Interview of the CNB Governor Jiří Rusnok
By Andrew MacDowall (The Banker 16. 6. 2021)
Czech National Bank governor Jiri Rusnok on a difficult past year and balancing the country’s obligation to join the eurozone with its traditionally eurosceptic politics.
Jiri Rusnok started his six-year term as governor of the Czech National Bank (CNB) in 2016. A former minister of finance and of industry and trade, he also served as prime minister in 2013-14, as head of a caretaker government. He now oversees a central bank known for robust adherence to its price stability mandate, as well as ground-breaking countercyclical monetary policy.
How did the Czech banking sector fare in 2020?
The banking sector started with relatively high capital adequacy before the Covid-19 crisis, and banks have managed to maintain their strong positions very well despite a difficult year for the economy. Of course, there was a certain increase of impairment and losses, and a decline in net interest income, but despite that, the sector reported solid profit at around Kcs48bn ($2.3bn). This was down 48% on 2019, but one should take into account that the previous years had seen historical highs in profit in the Czech banking sector.
The capital adequacy ratio is still at a very high level. At the end of 2020 it reached 22.7%, up 2.8 percentage points, and one of the highest levels in the EU. The strength of the banking sector is one of the big advantages that the Czech economy has in preserving the economic equilibrium.
The CNB has a reputation for being hawkish on inflation. How will it balance the need to restrain inflationary pressures with the economic recovery?
We are a monetary authority first, but at the same time we are the supervisory authority and the macroprudential authority, all under one roof. We have to balance all our decisions very cautiously to avoid any damaging impact. Nevertheless, the price stability mandate is at the core of our mandate. Inflation is here, and consistent with our forecasts, we expect the next move will be a raise in interest rates around the middle of the year. We are preparing ourselves and the market for hikes.
We consider these steps very cautiously regarding the balance with the economy’s recovery, but at the moment our analysis says that we are in a lively recovery phase, and in the second half of the year we’ll see a significant rebound of economic growth. We are even more optimistic for next year. I don’t see a conflict between the goal of economic recovery and our primary target of price stability.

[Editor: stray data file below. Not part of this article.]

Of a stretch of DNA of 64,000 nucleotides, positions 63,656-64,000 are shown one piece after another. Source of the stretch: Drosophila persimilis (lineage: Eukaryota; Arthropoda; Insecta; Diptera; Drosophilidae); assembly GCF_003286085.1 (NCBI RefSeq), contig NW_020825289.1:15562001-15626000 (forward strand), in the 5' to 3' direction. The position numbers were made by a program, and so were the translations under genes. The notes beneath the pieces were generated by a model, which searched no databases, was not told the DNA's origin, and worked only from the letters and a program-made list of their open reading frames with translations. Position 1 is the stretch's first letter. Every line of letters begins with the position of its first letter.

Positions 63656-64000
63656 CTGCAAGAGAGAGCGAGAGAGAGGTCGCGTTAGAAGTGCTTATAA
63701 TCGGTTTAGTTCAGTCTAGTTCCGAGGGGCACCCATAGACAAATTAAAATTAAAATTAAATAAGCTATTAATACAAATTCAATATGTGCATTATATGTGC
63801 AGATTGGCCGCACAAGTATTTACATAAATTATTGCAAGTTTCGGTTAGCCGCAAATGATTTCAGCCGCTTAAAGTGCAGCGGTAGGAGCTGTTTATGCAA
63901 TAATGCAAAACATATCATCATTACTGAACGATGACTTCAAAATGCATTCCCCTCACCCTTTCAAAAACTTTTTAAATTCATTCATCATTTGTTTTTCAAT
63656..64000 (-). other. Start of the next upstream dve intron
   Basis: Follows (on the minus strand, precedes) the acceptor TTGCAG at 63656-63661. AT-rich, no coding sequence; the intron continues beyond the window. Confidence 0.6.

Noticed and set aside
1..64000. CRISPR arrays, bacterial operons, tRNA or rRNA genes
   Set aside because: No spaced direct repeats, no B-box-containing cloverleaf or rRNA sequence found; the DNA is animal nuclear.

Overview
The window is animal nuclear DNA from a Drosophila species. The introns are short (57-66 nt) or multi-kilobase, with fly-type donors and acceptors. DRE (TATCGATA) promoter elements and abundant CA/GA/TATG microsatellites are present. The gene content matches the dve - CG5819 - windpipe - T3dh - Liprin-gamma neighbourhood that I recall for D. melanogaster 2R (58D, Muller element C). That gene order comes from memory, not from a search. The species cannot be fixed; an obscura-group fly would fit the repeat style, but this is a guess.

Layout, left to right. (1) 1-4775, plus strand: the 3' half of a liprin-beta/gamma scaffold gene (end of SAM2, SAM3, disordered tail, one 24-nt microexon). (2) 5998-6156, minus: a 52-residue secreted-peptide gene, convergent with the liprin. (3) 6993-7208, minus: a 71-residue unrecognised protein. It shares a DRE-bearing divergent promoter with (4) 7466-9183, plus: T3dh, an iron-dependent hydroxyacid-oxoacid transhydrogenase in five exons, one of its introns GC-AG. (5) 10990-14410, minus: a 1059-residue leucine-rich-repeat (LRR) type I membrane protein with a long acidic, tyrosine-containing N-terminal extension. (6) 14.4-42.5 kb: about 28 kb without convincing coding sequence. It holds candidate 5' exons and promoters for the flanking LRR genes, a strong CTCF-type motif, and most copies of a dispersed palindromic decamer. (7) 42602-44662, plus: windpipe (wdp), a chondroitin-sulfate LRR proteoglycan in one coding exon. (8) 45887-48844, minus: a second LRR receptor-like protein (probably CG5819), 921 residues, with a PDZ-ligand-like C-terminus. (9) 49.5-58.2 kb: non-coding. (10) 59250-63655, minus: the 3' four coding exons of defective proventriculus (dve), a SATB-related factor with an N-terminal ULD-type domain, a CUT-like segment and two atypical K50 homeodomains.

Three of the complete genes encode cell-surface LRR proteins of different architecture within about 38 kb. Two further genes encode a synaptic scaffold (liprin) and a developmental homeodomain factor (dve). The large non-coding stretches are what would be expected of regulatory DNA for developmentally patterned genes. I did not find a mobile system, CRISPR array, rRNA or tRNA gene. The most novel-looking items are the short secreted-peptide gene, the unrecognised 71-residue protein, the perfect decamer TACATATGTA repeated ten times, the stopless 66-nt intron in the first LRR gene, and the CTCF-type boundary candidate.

What is the outlook for Czech membership of the eurozone?
We are a mid-sized, open, export-oriented economy, an EU member and very deeply integrated with the eurozone in trade terms, but nevertheless outside it. We have to take all these factors into account. Currency flexibility supported our efforts to relax monetary conditions in early 2020 and now is helping us in the fight against current inflationary pressures.
We were a rare case in Europe in that we had room for policy manoeuvre to cut rates significantly. Our long-term experience with an independent currency is essentially positive. We haven’t had any problems managing our own monetary policy, and as long as our monetary policy is trusted by the markets, we can continue to live comfortably.
Membership of the eurozone is a purely political question, depending absolutely on the government, and we must respect that. There has been a broad consensus so far among those in political power that we will not join the eurozone in the short term, though this may change in time. The CNB is basically the technical agent as regards to this topic.
Our role is to be ready from a technical point of view – we are trying to remain consistent with the legal and technical conditions. We are more or less ready in this respect, with no significant obstacles. We are not an active supporter of eurozone membership, or vice versa – we try to be a neutral authority in this respect.
What changes do you expect in the banking sector over the coming years?
We will follow the implementation of the full Basel framework inside the EU, and I don’t see any specific challenges for Czech banks, which are very well prepared to fulfil all the criteria. But we would stress, in some specific cases, the concept of proportionality, because in the case of some of our banks, it doesn’t make sense to put very strict rules on them that are intended to regulate the big global players. Banks are being pushed to prioritise technological development by tough competition in a relatively small market, and there are many cases of banks acquiring fintechs or setting up fintech companies. What we’re trying to do is maintain a level playing field for all market participants.